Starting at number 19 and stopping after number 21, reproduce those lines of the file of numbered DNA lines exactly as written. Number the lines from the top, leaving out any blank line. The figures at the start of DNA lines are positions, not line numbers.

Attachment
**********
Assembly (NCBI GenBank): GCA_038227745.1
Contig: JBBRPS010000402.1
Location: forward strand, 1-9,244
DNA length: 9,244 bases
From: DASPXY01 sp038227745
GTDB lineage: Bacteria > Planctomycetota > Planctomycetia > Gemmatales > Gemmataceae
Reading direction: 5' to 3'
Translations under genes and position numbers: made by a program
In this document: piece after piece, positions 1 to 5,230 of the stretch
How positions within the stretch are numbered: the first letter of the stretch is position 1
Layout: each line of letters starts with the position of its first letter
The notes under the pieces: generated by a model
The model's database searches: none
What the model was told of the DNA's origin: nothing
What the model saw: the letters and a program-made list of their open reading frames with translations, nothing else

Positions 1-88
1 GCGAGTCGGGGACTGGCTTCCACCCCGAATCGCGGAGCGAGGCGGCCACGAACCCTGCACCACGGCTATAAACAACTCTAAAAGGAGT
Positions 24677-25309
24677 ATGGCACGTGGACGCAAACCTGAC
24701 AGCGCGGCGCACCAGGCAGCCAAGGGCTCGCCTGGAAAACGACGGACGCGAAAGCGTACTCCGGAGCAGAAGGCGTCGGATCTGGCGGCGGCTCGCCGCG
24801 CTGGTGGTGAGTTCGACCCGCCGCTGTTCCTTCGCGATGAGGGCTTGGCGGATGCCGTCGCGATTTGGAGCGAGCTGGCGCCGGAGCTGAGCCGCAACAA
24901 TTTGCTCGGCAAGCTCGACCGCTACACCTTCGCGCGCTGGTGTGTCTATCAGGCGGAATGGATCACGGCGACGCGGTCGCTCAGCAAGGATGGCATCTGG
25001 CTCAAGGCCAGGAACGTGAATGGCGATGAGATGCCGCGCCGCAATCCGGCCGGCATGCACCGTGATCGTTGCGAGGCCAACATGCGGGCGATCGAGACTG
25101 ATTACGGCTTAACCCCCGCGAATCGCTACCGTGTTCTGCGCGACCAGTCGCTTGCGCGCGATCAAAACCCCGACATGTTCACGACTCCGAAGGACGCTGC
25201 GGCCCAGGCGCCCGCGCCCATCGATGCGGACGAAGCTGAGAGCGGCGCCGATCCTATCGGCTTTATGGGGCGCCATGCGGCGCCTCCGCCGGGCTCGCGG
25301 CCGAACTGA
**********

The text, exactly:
24677 ATGGCACGTGGACGCAAACCTGAC
24701 AGCGCGGCGCACCAGGCAGCCAAGGGCTCGCCTGGAAAACGACGGACGCGAAAGCGTACTCCGGAGCAGAAGGCGTCGGATCTGGCGGCGGCTCGCCGCG
24801 CTGGTGGTGAGTTCGACCCGCCGCTGTTCCTTCGCGATGAGGGCTTGGCGGATGCCGTCGCGATTTGGAGCGAGCTGGCGCCGGAGCTGAGCCGCAACAA